I’m working on the post I promised regarding the differences between Allah and YHWH, but I feel I must interject with this bit of insight that YHWH has put into my heart recently.
I grew up in a Christian home, and, with the exception of a period of doubt and wandering in my adult life, I have always been a believer in Jesus. I was, however, envious of the church at Ephesus when I read this verse:
Rev 2:4 “But I have this complaint against you. You don’t love Me or each other as you did at first!
Why? This doesn’t strike one as a situation to be envied, but the thing that I felt jealous of was the fact that having lost a first love seemed to imply that there had been a first love to be lost. I have never lost my first love for Jesus or for my brothers and sisters in the Lord. For most of my life, I have longed in vain to ever experience a first love. One cannot lose what one has never possessed.
I used to hear about how people loved Jesus and couldn’t do without Him and how He was the most important and lovely and worthy and desired person in their lives. While I agreed that these were noble and good sentiments, I never was able to figure out how to relate to them. I didn’t grow up in a cold atmosphere by any means. We were involved with a wonderful church–well, at least the adults were. I think the children were just kind of there. It was a good thing to witness, a good thing to grow up with, but not a thing that we were personally invested in. We had fun and were loved and safe, but we were not really a part of the deeper things.
I’m not sure how I missed this central experience of Christianity–it’s no one’s fault but mine, undoubtedly, but I did miss out on the memo of how to love God. In the interest of saving you from the same frustration, let me share with you some things I’ve learned in my quest to come to know and love Him.
- You do not have the ability to love God.
- You cannot love someone you don’t know, and know well. You might develop a crush on a celebrity, but you aren’t in love with the person, but in love with your perception of him/her. Likewise, you can love God in this way without knowing Him, but it is not the true, deep, satisfying love He intends for you to participate in.
- All love ultimately comes from God. He is the only source of love in or out of the world.
- God wishes to be pursued. He wants you to desire Him. He is not interested in making you love Him. Like you, He is only interested in love that is freely given.
- We have to ask God for love, since He is the only source of love.
- We have to receive this love from God before we can return it to Him.
- We have to wait patiently in His presence, humbly asking for His love. This is hard on our pride–to admit that we cannot conjure up some kind of love to give to Him first–perhaps so that we will feel worthy to receive His love? We have to come as petitioners, not something that comes easily to a “fiercely proud people” or people who come of “independent stock” or people who are proud of “pulling ourselves up by our own bootstraps.” No, we have to come as poor, helpless, needy children; children who have done wicked things and entertained wicked thoughts and who are utterly born in depravity and worthy of death, begging for God’s undeserved mercy and love. This should mean that we are willing to wait as long as it takes–our whole lives, if necessary–and not complain of being made to wait.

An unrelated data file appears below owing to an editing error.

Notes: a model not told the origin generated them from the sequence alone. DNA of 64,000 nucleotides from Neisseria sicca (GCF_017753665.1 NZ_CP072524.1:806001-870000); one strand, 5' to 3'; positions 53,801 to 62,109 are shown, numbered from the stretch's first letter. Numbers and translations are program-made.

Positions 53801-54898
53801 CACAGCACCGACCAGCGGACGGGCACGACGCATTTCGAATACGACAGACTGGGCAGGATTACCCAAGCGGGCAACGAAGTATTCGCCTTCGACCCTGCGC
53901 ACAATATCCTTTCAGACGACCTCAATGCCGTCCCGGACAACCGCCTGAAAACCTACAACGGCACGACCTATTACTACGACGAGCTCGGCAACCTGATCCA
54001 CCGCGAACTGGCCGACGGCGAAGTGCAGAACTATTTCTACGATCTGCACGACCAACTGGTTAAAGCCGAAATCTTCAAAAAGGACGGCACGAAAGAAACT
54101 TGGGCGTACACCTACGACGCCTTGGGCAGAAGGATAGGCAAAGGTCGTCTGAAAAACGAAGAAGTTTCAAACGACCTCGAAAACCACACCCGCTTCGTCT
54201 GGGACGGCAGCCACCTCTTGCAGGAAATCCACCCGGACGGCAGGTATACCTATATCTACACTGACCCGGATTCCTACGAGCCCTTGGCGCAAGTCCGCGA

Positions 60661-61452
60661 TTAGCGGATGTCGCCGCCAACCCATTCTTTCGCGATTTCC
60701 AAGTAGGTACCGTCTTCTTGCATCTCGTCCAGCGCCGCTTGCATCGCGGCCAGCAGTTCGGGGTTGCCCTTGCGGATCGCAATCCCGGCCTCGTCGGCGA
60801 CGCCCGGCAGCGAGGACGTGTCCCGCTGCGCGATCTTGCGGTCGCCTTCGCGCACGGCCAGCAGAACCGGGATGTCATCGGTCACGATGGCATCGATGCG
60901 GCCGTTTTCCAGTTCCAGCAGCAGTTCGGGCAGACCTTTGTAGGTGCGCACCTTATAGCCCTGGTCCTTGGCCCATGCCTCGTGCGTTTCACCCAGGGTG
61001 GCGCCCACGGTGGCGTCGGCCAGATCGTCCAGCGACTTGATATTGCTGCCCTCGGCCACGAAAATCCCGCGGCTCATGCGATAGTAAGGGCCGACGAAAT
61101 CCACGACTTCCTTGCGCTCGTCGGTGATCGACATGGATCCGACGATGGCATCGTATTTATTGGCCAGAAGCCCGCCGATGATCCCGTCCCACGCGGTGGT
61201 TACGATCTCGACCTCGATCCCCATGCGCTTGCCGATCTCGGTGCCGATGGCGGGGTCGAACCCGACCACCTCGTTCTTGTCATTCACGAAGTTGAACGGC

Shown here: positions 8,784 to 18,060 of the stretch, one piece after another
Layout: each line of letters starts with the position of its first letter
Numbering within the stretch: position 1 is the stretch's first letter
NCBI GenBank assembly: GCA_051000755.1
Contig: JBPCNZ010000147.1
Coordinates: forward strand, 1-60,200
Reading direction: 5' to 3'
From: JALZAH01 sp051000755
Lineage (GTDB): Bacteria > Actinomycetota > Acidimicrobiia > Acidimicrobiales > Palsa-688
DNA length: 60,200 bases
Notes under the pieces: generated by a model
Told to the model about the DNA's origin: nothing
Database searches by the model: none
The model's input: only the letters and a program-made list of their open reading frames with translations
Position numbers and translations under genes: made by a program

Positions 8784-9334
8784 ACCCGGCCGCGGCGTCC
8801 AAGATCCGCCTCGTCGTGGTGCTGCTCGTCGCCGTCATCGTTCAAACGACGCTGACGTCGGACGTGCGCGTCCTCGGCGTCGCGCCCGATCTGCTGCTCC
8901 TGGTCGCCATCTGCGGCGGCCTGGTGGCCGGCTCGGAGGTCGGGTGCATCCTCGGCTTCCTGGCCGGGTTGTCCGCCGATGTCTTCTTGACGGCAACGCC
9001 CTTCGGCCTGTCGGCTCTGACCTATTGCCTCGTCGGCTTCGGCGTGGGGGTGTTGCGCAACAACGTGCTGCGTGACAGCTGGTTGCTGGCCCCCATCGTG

- As we wait before Him, allowing Him to bestow His love upon us, eagerly looking at His face through the scriptures which tell of Him, we will begin to notice that a love which is not the poor, insipid thing we have created and called love, has begun to flow from us to Him. His light is shining into our hearts and being reflected back to Him.
- The more we receive His love, the more it is reflected back to Him and to those around us. The more we open our hearts to Him, the more love they can contain, and the more love our hearts can hold, the more we can give back to Him. This is the wonderful and never-ending circle of life–not that we are born and die and our children carry on after us, but rather that the love and life of God circulates from Him to us and back again, and in the journey, flows over all those with whom we come into contact.
- Naturally, nothing impure or unholy can be allowed to contaminate this stream of love–this holy force that powers the worlds. Nothing. It is not good enough that our “good deeds” outweigh our bad deeds. Nothing less than purity can be allowed in such a holy river of love. Sin is worthy of death, and what is death besides separation from the source of all good–God? The evil must be destroyed, and the evil is us. Yet God loved us even when we were still sinners and didn’t want to put us out of His presence.
- I don’t intend to go into the whole mechanics of salvation in this post. Suffice it to say (and this is all you need to know in any case) that Jesus came into the world to save sinners. In Him, all we who believe have died to this present world, and our sin–all of it; past, present, and future–was nailed to the cross. In Him, the penalty of separation from God forever has been paid. Our sin has been separated from us, and we are made pure and able to abide (remain, live) in His presence. We cannot earn this blessed state by doing good works–indeed, we are incapable in ourselves of doing anything good–we can enter this river of love only by placing ourselves in His hands and utterly at His mercy. We must simply jump in and abandon ourselves to Him in utter and complete surrender.
- So we come full circle. How do we love God? In ourselves we cannot, but when we come before Him as poor beggars, and place ourselves in His hands, and wait patiently before Him, YHWH graciously and gently pours His love into us until we become full and begin to overflow and reflect that love back to Him. And so the circle is completed.